3. Has a few tricks that none other highlighters have.
  4. It doesn't require that you store any extra data information but will
    use what it can to speed itself up.

I've installed it on our beta site
http://simple.wikipedia.beta.wmflabs.org/w/index.php?title=Special%3ASearch&profile=default&search=chess+players&fulltext=Search
so you can run see it in action without installing it.

Let me expand on my list above:
It doesn't require any extra data and is nice and fast that way for short
fields. Once fields get longer [0] reanalyzing them starts to take too
long so it is best to store offsets in the postings just like the postings
highlighter. It can use term vectors the same way that the fast vector
highlighter can but that is slower than postings and takes up more space.

It supports three fragmenters: one that mimics the postings highlighter,
one that mimics the fast vector highlighter, and one that always highlights
the whole value.

It supports matched_fields, no_match_size, and most everything else in the
highlight api. It doesn't support require_field_match though.

It adds a handful of tricks like returning the top scoring snippets in
document order and weighing terms that appear early in the document
higher. Nothing difficult, but still cute tricks. Its reasonably easy to
implement new tricks so if you have any ideas I'd love to hear them.

I don't think it is really ready for production usage yet but I'd like to
get there in a week or two.

Thanks for reading,

Nik

[0]: I haven't done the measurements to figure out how long the field has
to be before it is faster to use postings then reanalyze it. I did the
math a few months ago for how long the field has to be before vectors
become faster. It was a couple of KB for my analysis chain but I'm not
sure any of that holds true for this highlighter. It could be more or less.

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(Nik Everett) #4

Hi Bruce,

I'm not actually sure it'll work on 0.90.X - I didn't start working on it
until 1.1.0.

"Its pretty quick" means lots of things, unfortunately. If you configure
it to segment the source like the postings highlighter it is typically
about 10% slower then the posting highlighter. If you configure it to
segment more like the FVH (the default) it is generally faster then the
posting highlighter.

What feature of the fvh do you need? I didn't implement them all, in
particular, I don't have require_field_match support. In recent releases
I've grown phrase support and I'll make another release sometime soon that
fixes some bugs there. It might be best to just try it an see if it works
for you.

Before I deployed this highlighting was the largest time consumer on my
cluster and after its pretty much vanished. The fvh can be very slow at
some things.

Just turning on the highlighter may not actually be more efficient because
you have term vectors on each of your fields. The highlighter will attempt
to use them but that might not be the best choice everwhere. For short
fields its probably better to reanalyze them then load the term vectors.
I'm not clear on exactly how many characters or words cause a field to be
"short" in this way, but I've seen it happen. Also, for the longer fields,
you are probably better of switching from term vectors
with_positions_offsets to storing the offsets in the postings. This means
configuring the field "as though" you were going to use the postings
highlighter. The term vectors might be faster in some cases, but I don't
know which. You can force reanalyzing the fields by setting the
"hit_source" to "analyze".

Anyway, let me know how it goes,

NIk

On Thu, May 29, 2014 at 3:26 PM, Bruce Ritchie bruce.ritchie@gmail.com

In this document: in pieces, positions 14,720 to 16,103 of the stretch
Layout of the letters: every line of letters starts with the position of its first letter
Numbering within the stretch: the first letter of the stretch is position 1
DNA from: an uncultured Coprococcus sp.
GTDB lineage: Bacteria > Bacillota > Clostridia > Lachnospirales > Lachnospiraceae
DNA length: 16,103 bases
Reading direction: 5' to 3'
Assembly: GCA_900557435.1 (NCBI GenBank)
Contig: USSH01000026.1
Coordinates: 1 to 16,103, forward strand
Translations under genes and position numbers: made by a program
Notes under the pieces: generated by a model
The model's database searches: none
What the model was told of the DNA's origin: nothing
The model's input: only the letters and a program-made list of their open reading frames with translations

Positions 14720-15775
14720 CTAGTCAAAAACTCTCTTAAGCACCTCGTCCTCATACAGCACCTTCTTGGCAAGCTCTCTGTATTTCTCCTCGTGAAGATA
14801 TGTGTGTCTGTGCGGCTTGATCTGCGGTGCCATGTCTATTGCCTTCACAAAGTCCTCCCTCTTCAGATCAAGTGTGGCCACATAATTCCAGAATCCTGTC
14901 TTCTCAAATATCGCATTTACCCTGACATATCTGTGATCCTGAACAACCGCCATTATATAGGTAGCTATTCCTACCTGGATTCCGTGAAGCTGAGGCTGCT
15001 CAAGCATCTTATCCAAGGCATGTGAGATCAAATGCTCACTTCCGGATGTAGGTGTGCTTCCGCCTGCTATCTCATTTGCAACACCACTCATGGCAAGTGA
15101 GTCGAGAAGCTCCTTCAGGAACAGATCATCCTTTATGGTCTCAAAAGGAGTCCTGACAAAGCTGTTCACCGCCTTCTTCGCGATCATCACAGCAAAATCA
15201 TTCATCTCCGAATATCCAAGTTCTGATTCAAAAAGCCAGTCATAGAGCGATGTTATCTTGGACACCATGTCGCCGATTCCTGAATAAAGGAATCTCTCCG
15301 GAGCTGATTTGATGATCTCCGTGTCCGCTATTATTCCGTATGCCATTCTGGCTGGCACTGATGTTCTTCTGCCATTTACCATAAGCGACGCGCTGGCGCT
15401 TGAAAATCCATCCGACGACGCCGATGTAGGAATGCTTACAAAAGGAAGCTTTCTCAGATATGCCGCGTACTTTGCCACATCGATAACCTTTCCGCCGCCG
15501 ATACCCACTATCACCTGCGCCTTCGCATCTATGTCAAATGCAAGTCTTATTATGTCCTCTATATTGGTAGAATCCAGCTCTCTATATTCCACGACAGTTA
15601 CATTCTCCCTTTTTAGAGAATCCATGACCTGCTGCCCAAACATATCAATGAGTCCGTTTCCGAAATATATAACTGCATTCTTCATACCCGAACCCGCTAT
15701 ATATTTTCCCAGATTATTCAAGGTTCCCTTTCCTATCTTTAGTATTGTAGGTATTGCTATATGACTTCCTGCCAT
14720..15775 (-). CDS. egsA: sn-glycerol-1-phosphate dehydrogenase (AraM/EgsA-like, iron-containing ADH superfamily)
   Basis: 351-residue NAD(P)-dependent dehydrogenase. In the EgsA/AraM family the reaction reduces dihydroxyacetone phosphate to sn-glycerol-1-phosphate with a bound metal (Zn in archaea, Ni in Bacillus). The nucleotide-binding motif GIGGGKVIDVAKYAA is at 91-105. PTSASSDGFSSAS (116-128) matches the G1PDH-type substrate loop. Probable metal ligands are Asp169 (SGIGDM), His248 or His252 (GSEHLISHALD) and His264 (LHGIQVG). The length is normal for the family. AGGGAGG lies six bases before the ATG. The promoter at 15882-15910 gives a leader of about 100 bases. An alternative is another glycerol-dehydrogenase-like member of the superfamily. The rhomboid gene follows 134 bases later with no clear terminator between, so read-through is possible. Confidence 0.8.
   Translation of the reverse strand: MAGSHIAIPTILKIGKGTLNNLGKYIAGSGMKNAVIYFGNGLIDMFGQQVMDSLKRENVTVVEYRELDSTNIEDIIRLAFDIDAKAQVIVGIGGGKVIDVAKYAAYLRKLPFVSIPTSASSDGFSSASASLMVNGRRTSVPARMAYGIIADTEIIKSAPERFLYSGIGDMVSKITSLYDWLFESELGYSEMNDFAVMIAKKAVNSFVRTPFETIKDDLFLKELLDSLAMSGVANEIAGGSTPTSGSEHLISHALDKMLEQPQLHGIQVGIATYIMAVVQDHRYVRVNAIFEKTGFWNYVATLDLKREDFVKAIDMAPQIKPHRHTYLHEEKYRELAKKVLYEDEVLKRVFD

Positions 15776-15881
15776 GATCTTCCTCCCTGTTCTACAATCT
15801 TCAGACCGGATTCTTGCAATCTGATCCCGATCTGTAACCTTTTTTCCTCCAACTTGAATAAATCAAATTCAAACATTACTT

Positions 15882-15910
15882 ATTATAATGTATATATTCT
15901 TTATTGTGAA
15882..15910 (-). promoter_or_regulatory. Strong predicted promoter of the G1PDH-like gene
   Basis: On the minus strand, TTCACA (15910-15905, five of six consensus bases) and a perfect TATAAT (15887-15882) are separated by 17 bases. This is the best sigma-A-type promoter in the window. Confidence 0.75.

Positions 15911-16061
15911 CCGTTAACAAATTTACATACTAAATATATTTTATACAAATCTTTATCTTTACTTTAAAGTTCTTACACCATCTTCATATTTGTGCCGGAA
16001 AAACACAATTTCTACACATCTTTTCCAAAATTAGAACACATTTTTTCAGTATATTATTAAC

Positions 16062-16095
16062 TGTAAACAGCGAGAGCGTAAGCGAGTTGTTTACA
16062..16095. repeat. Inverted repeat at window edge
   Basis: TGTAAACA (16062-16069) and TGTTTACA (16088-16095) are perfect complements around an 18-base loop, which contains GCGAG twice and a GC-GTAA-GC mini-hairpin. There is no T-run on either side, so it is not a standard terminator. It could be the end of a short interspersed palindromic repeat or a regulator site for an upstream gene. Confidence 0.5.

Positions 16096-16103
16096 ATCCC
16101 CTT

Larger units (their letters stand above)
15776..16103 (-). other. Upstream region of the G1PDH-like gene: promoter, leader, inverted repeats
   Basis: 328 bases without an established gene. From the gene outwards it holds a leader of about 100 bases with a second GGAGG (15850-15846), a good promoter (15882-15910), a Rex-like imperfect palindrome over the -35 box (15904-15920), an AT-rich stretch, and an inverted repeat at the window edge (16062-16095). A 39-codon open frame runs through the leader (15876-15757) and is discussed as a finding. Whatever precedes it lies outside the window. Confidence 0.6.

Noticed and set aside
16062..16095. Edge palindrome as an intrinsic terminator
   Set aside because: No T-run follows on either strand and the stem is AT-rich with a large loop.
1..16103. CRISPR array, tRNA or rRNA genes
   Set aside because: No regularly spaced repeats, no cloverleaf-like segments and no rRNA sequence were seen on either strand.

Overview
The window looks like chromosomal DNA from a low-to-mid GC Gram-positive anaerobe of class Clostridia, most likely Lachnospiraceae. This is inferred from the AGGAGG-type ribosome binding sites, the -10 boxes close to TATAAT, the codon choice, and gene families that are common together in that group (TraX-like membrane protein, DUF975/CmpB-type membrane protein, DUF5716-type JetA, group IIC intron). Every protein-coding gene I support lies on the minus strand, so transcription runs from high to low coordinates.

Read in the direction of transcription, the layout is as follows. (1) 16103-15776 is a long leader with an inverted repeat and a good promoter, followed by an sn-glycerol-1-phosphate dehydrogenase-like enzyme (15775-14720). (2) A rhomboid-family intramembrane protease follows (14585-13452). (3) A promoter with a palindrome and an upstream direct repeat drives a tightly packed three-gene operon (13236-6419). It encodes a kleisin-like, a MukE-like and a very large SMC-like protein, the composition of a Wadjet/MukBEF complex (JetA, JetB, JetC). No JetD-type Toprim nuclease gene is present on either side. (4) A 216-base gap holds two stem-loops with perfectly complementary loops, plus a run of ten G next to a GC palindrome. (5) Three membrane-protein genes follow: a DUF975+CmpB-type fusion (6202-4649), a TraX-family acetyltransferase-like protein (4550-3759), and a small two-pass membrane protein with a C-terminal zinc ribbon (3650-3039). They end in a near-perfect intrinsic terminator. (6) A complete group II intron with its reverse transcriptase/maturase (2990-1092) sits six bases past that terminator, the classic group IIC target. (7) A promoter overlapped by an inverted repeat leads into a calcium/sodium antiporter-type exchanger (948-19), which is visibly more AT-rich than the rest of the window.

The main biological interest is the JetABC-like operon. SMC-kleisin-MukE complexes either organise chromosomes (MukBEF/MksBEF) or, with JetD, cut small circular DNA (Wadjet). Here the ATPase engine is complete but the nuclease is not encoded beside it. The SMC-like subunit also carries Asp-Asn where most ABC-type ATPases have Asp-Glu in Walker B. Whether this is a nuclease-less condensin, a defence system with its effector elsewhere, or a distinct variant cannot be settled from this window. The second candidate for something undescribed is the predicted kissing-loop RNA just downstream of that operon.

wrote:

Hi Nikolas,

I'm likely to test this in the next couple of weeks (I'm still on 0.90.9)
however I've a question on performance. 'Its pretty quick' meaning
comparable performance to the posting highlighter, the fast vector
highlighter, or just quick enough for your use case?

The reason why I'm asking is because highlighting performance is the
largest issue I face currently. Our documents have hundreds of very short
fields (well over a thousand if you count the sub fields in a multi-field
field) and listing every field/sub field to highlight causes queries to be
10-20x slower than highlighting just a single field (100ms -> 2100ms for
example). I can't use the _all field because I need to know the actual
field that was highlighted and only the fvh highlighter returns the high
quality results we need. I'm actually toying with the idea of doing a
two-phase search where the first phase only highlights a few fields that
commonly hit with a second phase that only searches the remaining hits that
didn't highlight on the first pass. That approach may work but I'd rather
just have a highlighter that was faster :slight_smile:

All the best,

Bruce Ritchie

On Thursday, April 10, 2014 4:04:57 PM UTC-4, Nikolas Everett wrote:

I've been working on a new highlighter on and off for a few weeks and I'd
love for other folks to try it out: https://github.com/wikimedia/
search-highlighter

You should try it because:

  1. Its pretty quick.
  2. It supports many of the features of the other highlighters and lets
    you combine them in new ways.
  3. Has a few tricks that none other highlighters have.
  4. It doesn't require that you store any extra data information but will
    use what it can to speed itself up.

I've installed it on our beta site
http://simple.wikipedia.beta.wmflabs.org/w/index.php?title=Special%3ASearch&profile=default&search=chess+players&fulltext=Search
so you can run see it in action without installing it.

Let me expand on my list above:
It doesn't require any extra data and is nice and fast that way for short
fields. Once fields get longer [0] reanalyzing them starts to take too
long so it is best to store offsets in the postings just like the postings
highlighter. It can use term vectors the same way that the fast vector
highlighter can but that is slower than postings and takes up more space.

It supports three fragmenters: one that mimics the postings highlighter,
one that mimics the fast vector highlighter, and one that always highlights
the whole value.

It supports matched_fields, no_match_size, and most everything else in
the highlight api. It doesn't support require_field_match though.

It adds a handful of tricks like returning the top scoring snippets in
document order and weighing terms that appear early in the document
higher. Nothing difficult, but still cute tricks. Its reasonably easy to
implement new tricks so if you have any ideas I'd love to hear them.

I don't think it is really ready for production usage yet but I'd like to
get there in a week or two.

Thanks for reading,

Nik

[0]: I haven't done the measurements to figure out how long the field has
to be before it is faster to use postings then reanalyze it. I did the
math a few months ago for how long the field has to be before vectors
become faster. It was a couple of KB for my analysis chain but I'm not
sure any of that holds true for this highlighter. It could be more or less.

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(system) #5